Lake of Fire: Making Chilli Sauce – the rudiments
So, before I start to get into individual recipes for chilli sauce, I’ll quickly discuss the basics of what you need to make it, and the elements you need to consider, we’re then free to elaborate and gesticulate within the individual recipes. Here I’ll talk about the generic ingredients and equipment required. This is not exhaustive, but documents the main things you’ll need to get you going.
This is the tricky bit. You can pretty much use whatever variety you can get your hands on, and a mixture of varieties if you want. Which you use depends on personal taste, desire for spiciness, sweetness (or lack thereof), size, colour etc. So you may want to use a large mild variety for its sweet flavour and volume, and mix with a smaller wickeder verity to spice things up.
Get a few varieties (either from either a plant or the supermarket) and taste them in advance. Get ready to experiment. The flavour, heat and colour of the chilli will change after cooking so taste before and after cooked. Some recipes use dried chillies, but I’m only going to be using fresh ones.
Another factor to bear in mind with chillies is the seeds. The seeds are the hottest bit of the chilli, and so whether you leave them in or not is a significant factor in the spiciness of your sauce.
When buying chillies, you’re unlikely to get the best value of selection from your local big-name supermarket. Seek out a local Asian (Thai, Indian, Chinese etc.) shop and get your chillies there.
A vital ingredient of many chilli sauces, onions add body and sweetness, and are usually used as the base of the sauce. Which type of onion you use (red, white, shallot etc.) will have some baring on the ultimate flavour, although they are not the star of the show and the choice should be considered a secondary concern or refinement.
Carrots are frequently used to provide body, texture, colour and a little sweetness. The variety doesn’t matter too much, but the volume you use can change the aspect of the sauce. That said, carrots are pretty subtle when compared to the other ingredients, so you can’t go too far wrong.
Vinegar is used to add acidity and sourness to the sauce, not to mention acting as a preservative. Some types of chilli sauce (Carolina style sauces for example) are based almost entirely on vinegar. The amount and choice of vinegar will have a significant effect on the flavour of your sauce.
When cooking off your ingredients you need some moisture to simmer the ingredients. In some recipes the other ingredients (vinegar, fruit) would be sufficient for this purpose, but more often or not you’ll need to add some water to loosen up the mixture. You could also consider adding fruit juice (apple, pineapple) instead of water too add sweetness and acidity. It’s important to have a view on how liquid you want your sauce. Some sauces are pretty much water consistency while others are a thick paste. The amount of water or other liquids you put in your mix will be dictated by this concern.
Fruit and other fresh stuff
Various other fruits can be added to your ingredients to provide body, sweetness, fruitiness, sharpness, acidity and other extra dimensions to the sauce. Popular among countless possible choices are: mango, pineapple, peppers, lemons, limes, papaya, apples, pears etc. etc. You choice of fruit can have dramatic effects on the flavour of your sauce.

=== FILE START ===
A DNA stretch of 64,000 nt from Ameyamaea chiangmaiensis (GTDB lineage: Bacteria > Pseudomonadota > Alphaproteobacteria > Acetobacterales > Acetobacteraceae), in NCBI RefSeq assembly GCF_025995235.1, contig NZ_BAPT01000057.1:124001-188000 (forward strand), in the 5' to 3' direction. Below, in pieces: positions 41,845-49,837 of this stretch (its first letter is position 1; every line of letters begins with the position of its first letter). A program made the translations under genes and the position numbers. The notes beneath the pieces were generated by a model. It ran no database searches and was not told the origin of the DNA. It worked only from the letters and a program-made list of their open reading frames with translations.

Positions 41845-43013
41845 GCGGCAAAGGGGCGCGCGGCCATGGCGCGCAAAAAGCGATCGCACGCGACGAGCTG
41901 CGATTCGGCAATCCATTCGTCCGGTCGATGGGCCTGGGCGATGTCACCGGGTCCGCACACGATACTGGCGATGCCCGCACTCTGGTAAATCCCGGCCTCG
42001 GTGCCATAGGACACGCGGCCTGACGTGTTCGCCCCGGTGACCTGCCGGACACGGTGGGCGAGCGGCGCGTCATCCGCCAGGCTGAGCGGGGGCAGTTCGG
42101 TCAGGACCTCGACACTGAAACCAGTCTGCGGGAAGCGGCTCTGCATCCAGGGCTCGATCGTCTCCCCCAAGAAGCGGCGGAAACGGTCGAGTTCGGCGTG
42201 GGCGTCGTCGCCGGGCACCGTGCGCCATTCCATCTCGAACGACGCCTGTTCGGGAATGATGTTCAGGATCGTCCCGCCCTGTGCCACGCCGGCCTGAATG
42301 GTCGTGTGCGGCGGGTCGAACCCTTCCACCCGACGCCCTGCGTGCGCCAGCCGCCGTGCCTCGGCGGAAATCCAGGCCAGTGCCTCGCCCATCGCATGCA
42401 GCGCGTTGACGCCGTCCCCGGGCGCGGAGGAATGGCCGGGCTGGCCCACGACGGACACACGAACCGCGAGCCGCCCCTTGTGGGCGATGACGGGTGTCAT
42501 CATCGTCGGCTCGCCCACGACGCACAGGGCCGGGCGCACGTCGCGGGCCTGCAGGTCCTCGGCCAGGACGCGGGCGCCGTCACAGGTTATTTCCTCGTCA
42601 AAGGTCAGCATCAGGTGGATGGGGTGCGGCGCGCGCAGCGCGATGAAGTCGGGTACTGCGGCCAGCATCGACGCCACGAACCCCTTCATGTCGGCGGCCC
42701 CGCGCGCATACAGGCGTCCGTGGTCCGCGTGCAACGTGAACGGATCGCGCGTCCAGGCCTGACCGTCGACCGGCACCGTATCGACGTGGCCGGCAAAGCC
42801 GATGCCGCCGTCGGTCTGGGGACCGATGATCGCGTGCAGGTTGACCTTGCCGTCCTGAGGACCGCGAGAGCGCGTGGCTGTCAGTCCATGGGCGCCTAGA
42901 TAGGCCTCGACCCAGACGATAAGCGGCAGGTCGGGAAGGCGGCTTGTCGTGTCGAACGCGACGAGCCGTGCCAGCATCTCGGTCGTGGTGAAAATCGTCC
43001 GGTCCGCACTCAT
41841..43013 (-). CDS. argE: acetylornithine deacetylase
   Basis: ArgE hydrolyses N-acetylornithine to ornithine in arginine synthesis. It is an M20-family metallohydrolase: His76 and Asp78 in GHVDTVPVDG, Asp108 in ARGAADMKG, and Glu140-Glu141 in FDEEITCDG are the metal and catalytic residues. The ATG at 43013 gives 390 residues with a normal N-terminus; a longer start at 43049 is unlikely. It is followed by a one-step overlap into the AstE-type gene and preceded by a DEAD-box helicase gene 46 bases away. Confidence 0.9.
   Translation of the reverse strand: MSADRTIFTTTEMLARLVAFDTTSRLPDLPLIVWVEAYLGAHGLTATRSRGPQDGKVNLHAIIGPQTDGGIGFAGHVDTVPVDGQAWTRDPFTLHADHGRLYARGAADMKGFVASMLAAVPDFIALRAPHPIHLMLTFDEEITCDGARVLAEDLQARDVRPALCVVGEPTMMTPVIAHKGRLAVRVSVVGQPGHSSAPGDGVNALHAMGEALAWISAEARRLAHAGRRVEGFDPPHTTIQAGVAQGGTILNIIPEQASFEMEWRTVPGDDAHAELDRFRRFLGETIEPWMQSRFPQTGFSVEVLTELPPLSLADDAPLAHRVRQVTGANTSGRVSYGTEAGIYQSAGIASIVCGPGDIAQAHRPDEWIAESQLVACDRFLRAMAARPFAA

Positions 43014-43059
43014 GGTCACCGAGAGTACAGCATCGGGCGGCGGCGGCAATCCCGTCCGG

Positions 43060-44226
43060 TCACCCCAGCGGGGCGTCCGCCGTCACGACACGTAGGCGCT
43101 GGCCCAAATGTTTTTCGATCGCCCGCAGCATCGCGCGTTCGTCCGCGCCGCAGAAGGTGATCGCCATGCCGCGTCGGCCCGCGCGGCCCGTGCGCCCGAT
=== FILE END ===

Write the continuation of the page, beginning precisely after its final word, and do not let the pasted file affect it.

You may also wish to other fresh ingredients like garlic, ginger, fresh coriander etc. to add further flavour and dimension to your sauce.
Seasonings and sundry
Your sauce will need seasoning, so have salt and pepper handy. You could also consider using various herbs, spices and flavourings to jazz things up a bit eg. paprika (smoked/sweet), cumin, coriander seeds, liquid smoke, basil, thyme, oregano to name but a few.
Your mouth (and the other end!) are not the only part of your body that can suffer the violence of chillies. Depending on the variety of chilli you use, just getting the acidic chilli juice on your hands can cause irritation and even pain, especially if you’ve get it on cuts or sensitive skin. Worse still, if you fail to wash properly and get it on your eyes, or, God forbid, certain more private areas (or even someone else’s!) then the consequences can be quite distressing.
Avoid this by using rubber gloves (preferably the surgical kind so that you can still feel through them), taking care not to touch your eyes or anyone else’s, and discard your gloves immediately when you’ve finished using them. Clear and clean all surfaces and cooking equipment thoroughly and immediately.
Knife and chopping board
I’ll spare you my standard rant on using a decent knife and chopping board. Suffice to say, you’re going to be doing a LOT of chopping and chillies are frequently tough with a rubbery skin. Use a sharp knife and a decent chopping board.
For most recipes only one pot is required, and the size of that pot depends on how much sauce you intend to make. Just make sure that you’re pot is decent and sturdy and has a nice thick base.
Many of the ingredients will be chunky and have skins (not least the chillies!) and I’m guessing you want your sauce to be smooth (ish) and free of skins. A food mill (essentially a mildly mechanised strainer) is an essential labour saving device. Yes, you could push your mixture through a sieve, but things get a lot easier and quicker with a food mill. You can pick one up for under £15, and you’ll thank yourself for doing so.
So, now you’ve got everything you need to construct your face-melting, world beating chilli sauce. Now, if only you have a really good recipe. Watch this space and I’ll try and help.